Discourse factors that influence online reading of metaphor and irony. Pexman, P. M.; Ferretti, T. R.; and Katz, A. N. Discourse Processes, 29:201--222, 2000. Reprinted in Gibbs & Colston (2007), p. 231-251
abstract   bibtex   
Statements such as “children are precious gems” can be interpreted as either a metaphor (children are valuable) or as a sarcastic comment on the metaphor (children are a burden). Katz and Pexman (1997) identified several constraints that biased readers toward either the metaphoric or the sarcastic-ironic interpretation: nature (occupation) of the person making the statement, whether the statement was counterfactual to information in the preceding discourse context, and whether the root metaphor instantiated in the statement was familiar. In this experiment, we investigated whether these constraints would be used online during normal reading. In a moving-window reading task, results showed that readers used the constraints early in processing the target statement and took longer to resolve the ironic (relative to the metaphoric) sense of the target statement. Also, data from the online reading measures were strongly correlated with ratings and memory data obtained by Katz and Pexman.
@article{pexman_discourse_2000,
	title = {Discourse factors that  influence online reading of metaphor and irony},
	volume = {29},
	abstract = {Statements such as “children are precious gems” can be interpreted as either a metaphor (children are valuable) or as a sarcastic comment on the metaphor (children are a burden). Katz and Pexman (1997) identified several constraints that biased readers toward either the metaphoric or the sarcastic-ironic interpretation: nature (occupation) of the person making the statement, whether the statement was counterfactual to information in the preceding discourse context, and whether the root metaphor instantiated in the statement was familiar. In this experiment, we investigated whether these constraints would be used online during normal reading. In a moving-window reading task, results showed that readers used the constraints early in processing the target statement and took longer to resolve the ironic (relative to the metaphoric) sense of the target statement. Also, data from the online reading measures were strongly correlated with ratings and memory data obtained by Katz and Pexman.},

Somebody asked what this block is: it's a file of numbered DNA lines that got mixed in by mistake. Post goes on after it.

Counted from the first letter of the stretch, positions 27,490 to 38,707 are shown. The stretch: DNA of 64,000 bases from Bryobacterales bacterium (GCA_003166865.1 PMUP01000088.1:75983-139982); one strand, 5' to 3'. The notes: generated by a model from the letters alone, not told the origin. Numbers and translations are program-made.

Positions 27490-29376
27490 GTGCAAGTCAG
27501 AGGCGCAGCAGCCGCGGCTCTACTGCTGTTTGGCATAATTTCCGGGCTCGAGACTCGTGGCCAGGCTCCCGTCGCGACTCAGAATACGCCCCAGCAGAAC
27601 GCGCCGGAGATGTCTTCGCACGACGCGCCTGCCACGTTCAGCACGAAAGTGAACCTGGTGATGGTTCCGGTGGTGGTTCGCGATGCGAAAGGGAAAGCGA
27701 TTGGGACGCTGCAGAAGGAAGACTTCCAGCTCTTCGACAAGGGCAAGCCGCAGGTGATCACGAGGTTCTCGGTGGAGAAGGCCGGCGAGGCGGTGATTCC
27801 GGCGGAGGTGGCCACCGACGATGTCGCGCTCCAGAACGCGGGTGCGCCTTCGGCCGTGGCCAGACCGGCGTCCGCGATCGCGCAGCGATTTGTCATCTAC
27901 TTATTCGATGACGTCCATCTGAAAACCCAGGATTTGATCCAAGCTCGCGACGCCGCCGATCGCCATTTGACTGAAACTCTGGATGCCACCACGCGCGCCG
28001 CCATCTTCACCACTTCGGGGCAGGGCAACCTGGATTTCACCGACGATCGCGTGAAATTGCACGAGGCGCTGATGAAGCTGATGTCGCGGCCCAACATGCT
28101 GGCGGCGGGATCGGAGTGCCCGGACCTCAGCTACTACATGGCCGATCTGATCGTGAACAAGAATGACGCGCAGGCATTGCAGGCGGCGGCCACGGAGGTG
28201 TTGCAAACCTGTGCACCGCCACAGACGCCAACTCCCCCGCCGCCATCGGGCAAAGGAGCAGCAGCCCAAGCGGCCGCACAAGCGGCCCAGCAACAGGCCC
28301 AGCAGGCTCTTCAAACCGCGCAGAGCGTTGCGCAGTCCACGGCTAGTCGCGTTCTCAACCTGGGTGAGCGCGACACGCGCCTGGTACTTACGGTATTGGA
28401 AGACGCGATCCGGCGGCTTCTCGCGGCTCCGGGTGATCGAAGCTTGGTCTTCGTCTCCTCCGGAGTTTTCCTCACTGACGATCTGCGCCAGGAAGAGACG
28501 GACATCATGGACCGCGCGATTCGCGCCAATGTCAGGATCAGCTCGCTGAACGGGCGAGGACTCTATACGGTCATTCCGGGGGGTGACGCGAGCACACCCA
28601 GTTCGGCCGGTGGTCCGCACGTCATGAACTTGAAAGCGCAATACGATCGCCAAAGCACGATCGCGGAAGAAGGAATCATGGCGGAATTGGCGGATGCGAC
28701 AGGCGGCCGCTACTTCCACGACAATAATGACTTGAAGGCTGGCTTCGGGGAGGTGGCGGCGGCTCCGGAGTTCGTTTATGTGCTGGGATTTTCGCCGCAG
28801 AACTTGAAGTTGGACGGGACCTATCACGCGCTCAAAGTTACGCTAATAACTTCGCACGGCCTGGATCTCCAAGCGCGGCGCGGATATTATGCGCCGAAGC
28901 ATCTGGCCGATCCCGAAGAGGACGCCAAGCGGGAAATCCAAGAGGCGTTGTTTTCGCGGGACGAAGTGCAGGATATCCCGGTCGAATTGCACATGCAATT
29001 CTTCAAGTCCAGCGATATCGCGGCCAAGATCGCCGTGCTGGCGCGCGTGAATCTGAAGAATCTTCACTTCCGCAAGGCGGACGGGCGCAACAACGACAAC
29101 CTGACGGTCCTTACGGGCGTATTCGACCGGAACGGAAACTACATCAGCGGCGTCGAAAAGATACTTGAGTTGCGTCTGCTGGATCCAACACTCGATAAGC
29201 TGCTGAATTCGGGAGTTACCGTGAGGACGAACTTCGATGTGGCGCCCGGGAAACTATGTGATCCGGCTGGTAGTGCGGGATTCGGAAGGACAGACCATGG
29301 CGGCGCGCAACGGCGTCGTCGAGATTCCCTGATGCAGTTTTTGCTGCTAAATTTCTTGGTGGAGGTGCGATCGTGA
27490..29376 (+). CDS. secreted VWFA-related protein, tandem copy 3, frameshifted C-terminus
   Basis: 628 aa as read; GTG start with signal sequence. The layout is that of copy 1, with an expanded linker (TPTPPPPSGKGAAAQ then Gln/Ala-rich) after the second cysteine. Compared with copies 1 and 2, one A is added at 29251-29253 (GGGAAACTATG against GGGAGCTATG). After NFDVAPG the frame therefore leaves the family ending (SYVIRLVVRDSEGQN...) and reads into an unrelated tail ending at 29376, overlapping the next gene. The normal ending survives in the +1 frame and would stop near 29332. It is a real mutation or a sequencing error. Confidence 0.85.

journal = {Discourse Processes},
	author = {Pexman, Penny M. and Ferretti, Todd R. and Katz, Albert N.},
	year = {2000},
	note = {Reprinted in Gibbs \& Colston (2007), p. 231-251},
	keywords = {irony},
	pages = {201--222}
}
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